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Home > News > Digital Media & Technology Round-up – November 2016

Digital Media & Technology Round-up – November 2016

02 December 2016 |

Each month, our Digital Media & Technology team provides a round-up of key developments in the ever-changing world of technology and the law. If you read anything that piques your interest or raises questions within your own business, please get in touch with one of our team – they love a good chat!

Data Protection & Privacy

  • The big news this month was, of course, the highly controversial Investigatory Powers Bill  becoming law – dubbed by many a ‘Snooper’s Charter’. The Act provides a new framework for  investigatory oversight by law enforcement, security and intelligence agencies in the digital age. At the very least, in legalising activities that have been going on for years, the Act clearly establishes the rights and powers that these organisations have and the checks and balances they are subject to. But watch this space – legal challenges by privacy rights groups, including Big Brother Watch and the Open Rights Group, are already under way.
  • The Information Commissioner’s Office (ICO) has succeeded in its efforts to make Facebook pause for thought regarding its plans to use WhatsApp user data for advertising and ‘product improvement’ purposes across the Facebook group. In a blog post by the Information Commissioner, Elizabeth Denham, she explained that the ICO has: “…asked Facebook and WhatsApp to sign an undertaking committing to better explaining to customers how their data will be used, and to giving users ongoing control over that information”. She went on to say: “We all rely on digital services for important parts of our lives, whether it’s keeping in touch with loved ones or doing our weekly shop. But our digital comings and goings create rich portraits of our lives, and vague terms of service when we sign up aren’t giving us the protection we need.”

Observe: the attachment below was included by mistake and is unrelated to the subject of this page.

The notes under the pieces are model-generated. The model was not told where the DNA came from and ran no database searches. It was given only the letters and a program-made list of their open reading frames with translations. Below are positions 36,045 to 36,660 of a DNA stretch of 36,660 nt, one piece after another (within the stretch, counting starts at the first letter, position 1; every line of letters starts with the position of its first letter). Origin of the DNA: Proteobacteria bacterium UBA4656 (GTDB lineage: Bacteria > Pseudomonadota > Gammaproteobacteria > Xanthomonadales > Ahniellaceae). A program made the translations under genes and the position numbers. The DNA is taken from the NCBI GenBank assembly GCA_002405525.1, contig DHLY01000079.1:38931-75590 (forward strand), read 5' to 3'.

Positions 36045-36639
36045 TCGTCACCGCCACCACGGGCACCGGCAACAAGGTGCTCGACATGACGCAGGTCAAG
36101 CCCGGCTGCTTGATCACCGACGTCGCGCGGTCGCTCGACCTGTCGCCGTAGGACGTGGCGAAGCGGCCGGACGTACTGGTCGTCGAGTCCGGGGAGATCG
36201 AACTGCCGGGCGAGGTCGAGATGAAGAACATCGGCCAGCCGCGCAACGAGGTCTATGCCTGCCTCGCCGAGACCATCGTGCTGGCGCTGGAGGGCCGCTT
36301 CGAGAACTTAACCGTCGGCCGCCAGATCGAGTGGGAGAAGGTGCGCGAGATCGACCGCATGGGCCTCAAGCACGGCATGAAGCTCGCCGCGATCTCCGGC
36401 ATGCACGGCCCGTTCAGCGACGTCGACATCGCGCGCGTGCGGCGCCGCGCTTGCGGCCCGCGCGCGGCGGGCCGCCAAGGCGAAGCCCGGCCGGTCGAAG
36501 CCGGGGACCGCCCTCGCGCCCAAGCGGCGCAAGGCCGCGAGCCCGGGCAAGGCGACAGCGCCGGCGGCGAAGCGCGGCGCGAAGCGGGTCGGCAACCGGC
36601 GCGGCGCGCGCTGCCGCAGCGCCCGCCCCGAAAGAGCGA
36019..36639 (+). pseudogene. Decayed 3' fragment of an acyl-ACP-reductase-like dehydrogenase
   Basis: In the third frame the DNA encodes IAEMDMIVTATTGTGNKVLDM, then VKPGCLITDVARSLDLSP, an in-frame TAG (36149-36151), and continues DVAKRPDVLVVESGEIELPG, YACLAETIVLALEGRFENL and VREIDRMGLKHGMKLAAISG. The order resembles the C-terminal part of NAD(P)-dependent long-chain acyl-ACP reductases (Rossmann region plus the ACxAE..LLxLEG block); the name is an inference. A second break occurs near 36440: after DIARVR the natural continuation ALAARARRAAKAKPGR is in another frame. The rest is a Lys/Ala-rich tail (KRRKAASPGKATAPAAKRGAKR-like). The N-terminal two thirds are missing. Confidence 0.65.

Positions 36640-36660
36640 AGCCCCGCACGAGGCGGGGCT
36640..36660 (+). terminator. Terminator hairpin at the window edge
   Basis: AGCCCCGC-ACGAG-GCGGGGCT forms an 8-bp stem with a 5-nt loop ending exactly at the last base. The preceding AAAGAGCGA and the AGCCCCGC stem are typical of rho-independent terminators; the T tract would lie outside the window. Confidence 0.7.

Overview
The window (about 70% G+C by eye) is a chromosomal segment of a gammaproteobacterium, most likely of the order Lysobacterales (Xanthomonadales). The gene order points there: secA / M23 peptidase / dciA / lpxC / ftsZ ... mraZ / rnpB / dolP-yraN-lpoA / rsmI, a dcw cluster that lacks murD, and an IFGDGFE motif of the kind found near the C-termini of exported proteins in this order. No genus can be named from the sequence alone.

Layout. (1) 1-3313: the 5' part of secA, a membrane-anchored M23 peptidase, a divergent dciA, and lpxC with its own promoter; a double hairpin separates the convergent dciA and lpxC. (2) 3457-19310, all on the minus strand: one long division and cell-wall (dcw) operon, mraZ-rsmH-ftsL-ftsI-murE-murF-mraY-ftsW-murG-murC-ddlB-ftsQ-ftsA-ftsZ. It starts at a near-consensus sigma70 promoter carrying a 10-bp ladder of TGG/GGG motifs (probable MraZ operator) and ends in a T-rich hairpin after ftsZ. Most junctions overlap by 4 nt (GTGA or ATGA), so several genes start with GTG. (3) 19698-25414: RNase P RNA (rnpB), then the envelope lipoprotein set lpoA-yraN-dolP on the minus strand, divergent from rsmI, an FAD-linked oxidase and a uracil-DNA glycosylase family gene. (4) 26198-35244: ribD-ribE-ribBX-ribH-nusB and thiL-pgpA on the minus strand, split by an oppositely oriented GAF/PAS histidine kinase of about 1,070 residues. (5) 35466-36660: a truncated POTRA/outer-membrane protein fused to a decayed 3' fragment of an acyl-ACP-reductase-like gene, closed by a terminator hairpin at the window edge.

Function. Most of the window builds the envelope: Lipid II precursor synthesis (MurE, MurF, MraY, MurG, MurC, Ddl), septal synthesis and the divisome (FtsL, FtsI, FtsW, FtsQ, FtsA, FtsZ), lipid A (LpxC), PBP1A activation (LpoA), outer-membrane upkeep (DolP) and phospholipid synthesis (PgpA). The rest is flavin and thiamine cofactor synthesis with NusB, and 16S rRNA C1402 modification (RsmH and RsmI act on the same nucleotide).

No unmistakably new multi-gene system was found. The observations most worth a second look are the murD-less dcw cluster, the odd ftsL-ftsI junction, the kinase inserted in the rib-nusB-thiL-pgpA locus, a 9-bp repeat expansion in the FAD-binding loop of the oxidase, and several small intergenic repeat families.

• The ICO highlights the data protection risks of running on a skeleton staff over the holiday period – Ho Ho Ho!

Domain Names

  • If you own a domain name ending .com, .net or one of newer extensions such as .xyz , you should have received an email from your registrar about a new policy for the transfer of those domain names which came into force on 1 December. The new policy deals with potential transfers of such domain names between owners (or ‘registrants’) and is triggered whenever you try to change the first name, last name, organisation or email address associated with a domain name (even if you are only updating your records). If any of those things happen, a series of emails will automatically be sent to require approval of the change before it is applied. Once the change has been approved, it cannot be reversed (i.e. if it was done in error) and, if enabled by the registrar, the domain name will be locked for transfer to any other registrar for a period of 60 days unless you expressly opt out of this before making the change.